How good is 2016?

Here we are, coming up to about half way through the year, which seems like an appropriate moment to assess how we’re getting on so far.  Is this year different in some way that makes it particularly interesting, or unique?  Pros, cons, similarities and potential things to improve on are explored below.

Well, one thing conspicuous in its absence is a defining fight.  Last year, entire months were spent anticipating the meeting between Floyd Mayweather and Manny Pacquiao, with a media frenzy unlike anything the sport has seen for a long, long time.  Not every year will have its Mayweather – Pacquiao equivalent of course, but 2016 looks like it will be cruelly deprived of the mega-fight that everyone would like to see: Saul Alvarez versus Gennady Golovkin.

The pessimists will say that they have seen this coming for a long time, but I’m sure even they were disappointed when Canelo announced he would rather vacate his WBC title than face the man who is now surely the undisputed best middleweight in the world.  It’s not that I blame him, really; most men would rather avoid Golovkin if given the choice, but his approach has been bizarre.  Defending the title at the now-infamous 155 pounds catch-weight.  Claiming that he is “ready to put the gloves on again and fight right now” after beating Amir Khan earlier this month.  Golden Boy demanding that Golovkin be ready to answer his phone the following morning.  All a smokescreen, as the Mexican vacates his belt, yet still says he would like to fight GGG at 155lbs.  Oh, please…

Despite that, we have had some good moments. The heavyweights have erupted, enjoying some hard earned limelight. Superstars are once again in the making, with Anthony Joshua and Joseph Parker both possessing the skills and the personality to stay at the top of the division for a long time to come.  Tyson Fury has other ideas, however, and looks to prove so when defending his titles against the man he won them from, Wladimir Klitschko, who wants to demonstrate that he isn’t about to let the heavyweight division move from his control so easily.  David Haye is back and is looking to cause trouble (although he will need to find far better opponents than his most recent two), while Luis Ortiz is one of boxing’s most promising and capable up-and-comers.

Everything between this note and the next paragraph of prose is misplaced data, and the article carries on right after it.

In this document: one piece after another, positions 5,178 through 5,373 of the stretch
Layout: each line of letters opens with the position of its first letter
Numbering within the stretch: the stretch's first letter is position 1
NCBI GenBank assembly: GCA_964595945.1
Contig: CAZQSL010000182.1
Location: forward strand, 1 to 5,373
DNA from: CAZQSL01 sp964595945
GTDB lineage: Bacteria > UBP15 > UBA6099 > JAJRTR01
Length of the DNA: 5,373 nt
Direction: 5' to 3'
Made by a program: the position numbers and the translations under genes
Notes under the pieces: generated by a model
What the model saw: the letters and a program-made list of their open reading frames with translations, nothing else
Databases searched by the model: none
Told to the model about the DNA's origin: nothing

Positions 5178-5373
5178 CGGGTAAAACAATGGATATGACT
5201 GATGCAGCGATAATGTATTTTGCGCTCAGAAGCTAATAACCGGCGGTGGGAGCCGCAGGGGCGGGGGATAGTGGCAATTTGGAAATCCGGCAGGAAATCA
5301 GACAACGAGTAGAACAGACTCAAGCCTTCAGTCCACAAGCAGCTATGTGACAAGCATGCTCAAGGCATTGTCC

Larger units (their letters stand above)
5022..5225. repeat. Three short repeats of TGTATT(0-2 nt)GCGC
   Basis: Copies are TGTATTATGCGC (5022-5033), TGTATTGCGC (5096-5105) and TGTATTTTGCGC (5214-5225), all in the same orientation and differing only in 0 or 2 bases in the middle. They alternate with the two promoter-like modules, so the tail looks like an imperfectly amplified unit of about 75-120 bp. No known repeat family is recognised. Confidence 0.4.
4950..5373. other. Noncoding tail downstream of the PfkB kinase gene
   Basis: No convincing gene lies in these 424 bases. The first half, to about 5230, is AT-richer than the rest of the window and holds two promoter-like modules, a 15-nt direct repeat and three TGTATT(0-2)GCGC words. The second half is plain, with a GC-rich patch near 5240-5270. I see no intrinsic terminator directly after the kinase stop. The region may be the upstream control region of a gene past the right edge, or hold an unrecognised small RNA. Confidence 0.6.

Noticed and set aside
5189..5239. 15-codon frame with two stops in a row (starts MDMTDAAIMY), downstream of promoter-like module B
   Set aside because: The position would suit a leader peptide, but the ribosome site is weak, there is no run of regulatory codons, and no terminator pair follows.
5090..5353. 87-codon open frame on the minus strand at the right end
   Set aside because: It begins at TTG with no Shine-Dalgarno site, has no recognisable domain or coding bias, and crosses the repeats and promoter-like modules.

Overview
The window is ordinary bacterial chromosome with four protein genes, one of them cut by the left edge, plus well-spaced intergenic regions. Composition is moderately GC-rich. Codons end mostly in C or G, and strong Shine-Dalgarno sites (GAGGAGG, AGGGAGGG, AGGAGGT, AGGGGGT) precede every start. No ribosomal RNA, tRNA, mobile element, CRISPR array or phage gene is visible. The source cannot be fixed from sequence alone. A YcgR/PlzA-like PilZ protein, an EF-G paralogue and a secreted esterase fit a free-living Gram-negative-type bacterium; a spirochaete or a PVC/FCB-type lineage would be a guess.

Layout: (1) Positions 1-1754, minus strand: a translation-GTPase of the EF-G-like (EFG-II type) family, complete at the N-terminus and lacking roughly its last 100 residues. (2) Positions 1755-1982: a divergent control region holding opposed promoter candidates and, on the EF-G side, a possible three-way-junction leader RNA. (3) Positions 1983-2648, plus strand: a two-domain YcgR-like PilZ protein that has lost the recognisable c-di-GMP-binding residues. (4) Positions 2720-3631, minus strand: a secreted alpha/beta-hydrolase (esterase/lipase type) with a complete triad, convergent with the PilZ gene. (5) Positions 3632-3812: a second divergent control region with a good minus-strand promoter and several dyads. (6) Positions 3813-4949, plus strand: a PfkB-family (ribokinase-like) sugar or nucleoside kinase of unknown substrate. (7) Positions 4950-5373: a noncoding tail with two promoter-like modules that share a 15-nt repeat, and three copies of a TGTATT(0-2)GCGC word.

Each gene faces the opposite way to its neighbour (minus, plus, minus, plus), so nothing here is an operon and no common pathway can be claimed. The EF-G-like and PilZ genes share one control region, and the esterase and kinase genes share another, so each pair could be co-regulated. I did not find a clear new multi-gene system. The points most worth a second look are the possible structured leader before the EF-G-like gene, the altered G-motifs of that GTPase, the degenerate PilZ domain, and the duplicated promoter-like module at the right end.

Super-middleweight is still excellent.  Gilberto Ramirez looks to be the complete package, dethroning long-running champion Arthur Abraham in a one-sided masterclass.  About time, too: the Berlin-based Armenian had a few too many favorable decisions in his adopted home country, and inherited a long-overdue loss when he took on the Mexican in Las Vegas. George Groves and Martin Murray are both looking to secure another world title shot, but must first face one another in what will be a real barnstormer next month.  Neither will want to fall short here, as an all-British title fight with James DeGale may await the winner.  Paying attention to all of this are the Dirrell brothers Anthony and Andre, who want to reclaim lost titles, and Callum Smith, who wants to win his first.

The Olympics are always fun. Judging by the successes of past Olympians, it often provides the perfect platform for the best amateurs to showcase their abilities to promoters who will doubtless be interested in the goings on. Most recently, James DeGale, Anthony Joshua, Andre Ward, Vasyl Lomachenko and Zou Shiming are but a handful of fighters who have exemplified what might be expected for medal winners once they turn pro, and the success of boxing in London 2012 will pave the way for equally brilliant fights in Rio this Summer.

The long awaited Shawn Porter versus Keith Thurman match takes place next month, with Fury versus Klitschko the month after.  Terence Crawford vs Viktor Postol soon follows, which is proof that the best really do want to fight the best at times.  Leo Santa Cruz has enjoyed success at featherweight, winning the WBA Super World strap from Abner Mares last year.  But he faces a stern test in July when he defends against Carl Frampton, a former super bantamweight champion who looked razor sharp in beating Scott Quigg to unify the division.

We certainly do have things to complain about in boxing.  But there are some excellent things happening at the moment, and it’s worth enjoying them to the fullest if we are also going to berate the sport for not always living up to it’s promises, because enjoying the sport is of course, what we want to be doing.

About the Author

Matt Lewis

Matt is from London, England, and has been around the boxing scene for many years. He has trained at gyms all over Britain and across the world, including Ireland, Scotland, New York, and Melbourne. He was part of MeanTime Promotions, a professional boxing promotions company, while the company was active and putting on shows in the city. He now sponsors pros and amateurs from his local scene, and trains at several gyms around the capital.

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